One thing to note here is that the March-end date that is being touted, is unlikely to be the full-fledged commercial launch of JioFiber. Just like it did with its LTE services back in 2016, Jio is expected to have a soft launch next month, whereby the company will offer free services to customers till the official launch at a later date.
Earlier rumors suggested that the pricing of the JioFiber will start at Rs. 500 for 600GB of data at 100Mbps, although, you’ll do well to take these figures with more than just a pinch of salt. It remains to be seen if Jio can do to the home broadband market what it did to the cellular market over the past couple of years.
The company already has a lot of goodwill among consumers because of the way it handled the roll out of its 4G services (all the petabytes of free data didn’t hurt either), so it will be interesting to see if the company can finally also democratize home broadband, which has traditionally suffered from slow speeds, reliability issues and absurdly high pricing. If it can, expect the likes of Netflix, Hotstar and Amazon Prime Videos gain even more traction in the days to come.
‘Drive-by’ Crypto-Mining Affecting Millions of Android Users: Malwarebytes
If you haven’t been paying attention to the rising scourge of crypto-mining scripts on websites hijacking your computer hardware to mine cryptocurrencies, you should.
From Facebook to YouTube, nobody is apparently safe from this growing menace, with recent reports even suggesting that thousands of government sites in the UK were recently targeted by crypto-mining malware. Now, security researchers at Malwarebytes are reporting that they have found evidence that millions of Android devices may have become part of the largest “drive-by crypto-mining campaign” targeted specifically at mobile devices.
According to the research published on the company’s official blog yesterday, the fact that most people do not use any web-filtering or security applications on their smartphones is being exploited by a section of cyber-criminals to run crypto-mining scripts for Monero (XMR), one of the leading cryptocurrencies right now.
“In a campaign we first observed in late January, but which appears to have started at least around November 2017, millions of mobile users (we believe Android devices are targeted) have been redirected to a specifically designed page performing in-browser cryptomining”.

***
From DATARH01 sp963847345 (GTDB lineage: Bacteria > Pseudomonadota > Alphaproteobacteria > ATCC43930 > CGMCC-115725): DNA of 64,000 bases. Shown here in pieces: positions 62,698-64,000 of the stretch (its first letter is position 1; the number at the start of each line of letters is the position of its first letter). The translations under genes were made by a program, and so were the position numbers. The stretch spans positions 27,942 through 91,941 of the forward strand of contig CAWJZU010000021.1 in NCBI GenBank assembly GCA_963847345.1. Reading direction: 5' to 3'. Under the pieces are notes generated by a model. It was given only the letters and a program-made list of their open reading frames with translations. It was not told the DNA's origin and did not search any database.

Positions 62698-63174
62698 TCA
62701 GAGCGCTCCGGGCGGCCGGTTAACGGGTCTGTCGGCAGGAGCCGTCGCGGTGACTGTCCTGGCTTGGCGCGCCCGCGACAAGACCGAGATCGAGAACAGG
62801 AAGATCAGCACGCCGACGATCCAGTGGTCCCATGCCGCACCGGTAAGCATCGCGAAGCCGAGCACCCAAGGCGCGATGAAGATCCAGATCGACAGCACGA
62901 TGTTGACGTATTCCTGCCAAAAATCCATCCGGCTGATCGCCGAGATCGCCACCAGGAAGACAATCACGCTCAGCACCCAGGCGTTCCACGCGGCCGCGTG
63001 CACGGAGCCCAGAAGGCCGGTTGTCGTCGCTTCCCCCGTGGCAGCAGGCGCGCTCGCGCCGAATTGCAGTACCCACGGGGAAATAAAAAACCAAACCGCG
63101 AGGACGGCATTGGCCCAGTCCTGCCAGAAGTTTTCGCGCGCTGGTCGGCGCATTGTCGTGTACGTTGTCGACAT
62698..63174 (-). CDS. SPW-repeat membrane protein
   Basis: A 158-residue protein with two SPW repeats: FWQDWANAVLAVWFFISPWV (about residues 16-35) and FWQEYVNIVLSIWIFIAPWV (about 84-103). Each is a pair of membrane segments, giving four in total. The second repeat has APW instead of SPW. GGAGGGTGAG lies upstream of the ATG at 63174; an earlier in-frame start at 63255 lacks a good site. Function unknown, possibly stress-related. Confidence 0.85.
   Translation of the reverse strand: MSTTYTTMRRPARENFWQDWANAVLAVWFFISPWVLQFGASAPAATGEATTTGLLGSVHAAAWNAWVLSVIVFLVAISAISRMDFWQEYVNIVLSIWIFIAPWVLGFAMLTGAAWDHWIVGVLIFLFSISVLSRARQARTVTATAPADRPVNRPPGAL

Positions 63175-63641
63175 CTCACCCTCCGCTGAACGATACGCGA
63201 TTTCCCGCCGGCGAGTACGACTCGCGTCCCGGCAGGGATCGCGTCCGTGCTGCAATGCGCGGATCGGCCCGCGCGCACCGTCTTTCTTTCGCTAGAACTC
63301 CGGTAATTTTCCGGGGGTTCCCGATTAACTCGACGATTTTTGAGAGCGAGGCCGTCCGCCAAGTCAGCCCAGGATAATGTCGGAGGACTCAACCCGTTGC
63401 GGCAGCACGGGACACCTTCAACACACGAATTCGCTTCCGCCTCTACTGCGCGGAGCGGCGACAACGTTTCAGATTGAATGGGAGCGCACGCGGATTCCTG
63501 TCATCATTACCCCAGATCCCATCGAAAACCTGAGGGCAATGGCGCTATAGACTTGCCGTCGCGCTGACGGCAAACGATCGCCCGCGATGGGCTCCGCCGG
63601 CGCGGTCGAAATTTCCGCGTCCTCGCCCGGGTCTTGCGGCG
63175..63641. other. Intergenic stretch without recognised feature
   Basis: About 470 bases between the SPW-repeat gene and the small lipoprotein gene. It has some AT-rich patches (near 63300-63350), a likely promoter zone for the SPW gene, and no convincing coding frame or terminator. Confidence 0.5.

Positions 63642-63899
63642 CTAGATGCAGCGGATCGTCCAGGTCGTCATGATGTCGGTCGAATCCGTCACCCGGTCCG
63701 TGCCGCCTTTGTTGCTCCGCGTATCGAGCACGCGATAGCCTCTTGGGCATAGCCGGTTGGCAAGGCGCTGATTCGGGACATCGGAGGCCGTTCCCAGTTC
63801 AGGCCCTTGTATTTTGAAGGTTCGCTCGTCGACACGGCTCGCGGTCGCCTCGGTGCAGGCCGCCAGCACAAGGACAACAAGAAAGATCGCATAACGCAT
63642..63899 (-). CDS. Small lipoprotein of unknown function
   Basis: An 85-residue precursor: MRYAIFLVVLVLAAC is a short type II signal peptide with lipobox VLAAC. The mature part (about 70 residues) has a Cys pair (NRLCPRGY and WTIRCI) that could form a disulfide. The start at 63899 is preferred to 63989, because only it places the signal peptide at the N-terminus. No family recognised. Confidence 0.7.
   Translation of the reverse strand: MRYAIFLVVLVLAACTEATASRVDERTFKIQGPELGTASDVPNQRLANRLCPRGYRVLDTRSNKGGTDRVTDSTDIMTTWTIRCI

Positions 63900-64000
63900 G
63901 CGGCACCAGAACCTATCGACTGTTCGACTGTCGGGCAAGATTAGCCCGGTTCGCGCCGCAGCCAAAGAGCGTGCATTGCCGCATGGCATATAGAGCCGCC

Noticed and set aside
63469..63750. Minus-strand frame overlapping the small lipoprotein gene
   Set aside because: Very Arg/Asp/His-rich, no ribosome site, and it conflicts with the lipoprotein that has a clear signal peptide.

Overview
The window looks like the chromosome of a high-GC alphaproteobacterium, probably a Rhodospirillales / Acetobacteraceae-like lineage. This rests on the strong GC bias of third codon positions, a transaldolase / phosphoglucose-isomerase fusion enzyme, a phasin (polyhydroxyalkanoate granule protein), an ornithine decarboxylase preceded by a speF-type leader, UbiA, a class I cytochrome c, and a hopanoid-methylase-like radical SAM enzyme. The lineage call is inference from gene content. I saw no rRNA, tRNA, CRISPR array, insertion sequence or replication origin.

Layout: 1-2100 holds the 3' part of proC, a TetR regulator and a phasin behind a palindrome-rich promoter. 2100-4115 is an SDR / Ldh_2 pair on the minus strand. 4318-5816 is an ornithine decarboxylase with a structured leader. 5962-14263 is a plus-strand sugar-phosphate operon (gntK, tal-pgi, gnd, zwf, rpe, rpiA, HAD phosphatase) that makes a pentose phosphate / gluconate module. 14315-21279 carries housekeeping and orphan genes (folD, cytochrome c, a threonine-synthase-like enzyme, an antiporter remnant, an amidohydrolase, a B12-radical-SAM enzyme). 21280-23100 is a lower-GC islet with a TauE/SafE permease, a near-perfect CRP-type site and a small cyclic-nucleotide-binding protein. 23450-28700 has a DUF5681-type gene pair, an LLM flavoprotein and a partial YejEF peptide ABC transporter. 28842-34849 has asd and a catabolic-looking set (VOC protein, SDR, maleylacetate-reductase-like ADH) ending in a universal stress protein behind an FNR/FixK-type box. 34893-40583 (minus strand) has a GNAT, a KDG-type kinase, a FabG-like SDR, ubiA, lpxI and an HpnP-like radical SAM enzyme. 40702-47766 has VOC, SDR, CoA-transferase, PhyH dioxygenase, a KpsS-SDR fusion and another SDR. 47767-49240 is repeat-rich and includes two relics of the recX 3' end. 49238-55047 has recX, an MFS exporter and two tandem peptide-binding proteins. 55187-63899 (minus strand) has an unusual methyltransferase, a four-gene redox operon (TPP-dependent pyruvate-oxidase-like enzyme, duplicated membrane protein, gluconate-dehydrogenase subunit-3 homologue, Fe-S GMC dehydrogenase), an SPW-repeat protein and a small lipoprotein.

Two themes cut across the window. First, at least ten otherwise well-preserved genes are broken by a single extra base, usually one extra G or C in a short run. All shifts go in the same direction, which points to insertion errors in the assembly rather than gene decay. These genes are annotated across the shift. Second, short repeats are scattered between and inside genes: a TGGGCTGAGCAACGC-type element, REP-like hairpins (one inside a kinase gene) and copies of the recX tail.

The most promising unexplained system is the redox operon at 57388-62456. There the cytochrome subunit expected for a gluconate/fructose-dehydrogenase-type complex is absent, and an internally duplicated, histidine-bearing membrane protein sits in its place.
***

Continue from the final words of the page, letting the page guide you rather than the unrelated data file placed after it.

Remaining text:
The exploit uses forced redirects and Trojanized apps, which are not new, but in a curious bit of social engineering, they are honest about being crypto miners. While most cyber-criminals would keep this fact hidden, this new wave of miners is being clear about its purpose. The attackers claim the mining is being done to pay for server traffic, and will continue to do so until the visitor can prove they are human and not ‘bots’, by solving a captcha.
As can be seen in the above screenshots, the sites ask visitors to solve a captcha and till then will use the phone’s resources to mine Monero.
Malwarebytes has listed the affected domains and also the sites with redirect you to these domains. It would be wise to block these from your network if you have the know-how. Ominously, the company warns that the problem is going to get worse with more such mining attacks likely to hit the web.
“The first (domain) was registered in late November 2017, and new domains have been created since then, always with the same template”. With cryptocurrencies bouncing back from a slump off-late, it would be interesting to see whether this particular modus operandi will continue in the same vein even after its discovery.
New Skype Bug Could Provide Unrestricted Access to Hackers
A new bug has been discovered in Skype’s updater which can potentially allow hackers to gain complete access to a user’s system. First reported by security expert Stefan Kanthak at Seclists.org, the bug can be exploited to gain unrestricted access to every part of the operating system.
According to Kanthak:
“Once installed, Skype uses its own proprietary update mechanism instead of Windows/Microsoft Update…[Because] Skype periodically runs ‘%ProgramFile%\Skype\Updater\Updater.exe’ under the SYSTEM account, when an update is available, [the] Updater.exe copies/extracts another executable as ‘%SystemRoot%\Temp\SKY.tmp” /QUIET’.”
Kanthak goes on to explain that it is because of the aforementioned executable that the updater is vulnerable. Hackers can make use of DLL highjacking as the executable loads at least one DLL file called ‘UXTheme.dll’ from its application directory instead of loading its from the Windows system directory.
If a local user is able to place the UXTheme.dll or any of the other DLLs loaded by the vulnerable executable, the user will be able to gain access to the SYSTEM account. Microsoft has already ways to avoid the vulnerability, but Kanthak claims that the company’s developers seem to be ignoring the issue.
Kanthak adds that he alerted Microsoft about the bug back in September, but the company has not released a fix. According to Seclists’ reported timeline of the bug, Microsoft is expected to release a fix in a newer version of Skype, instead of rolling out a dedicated security update, as the latter option would be too painstaking giving the company’s development cycle.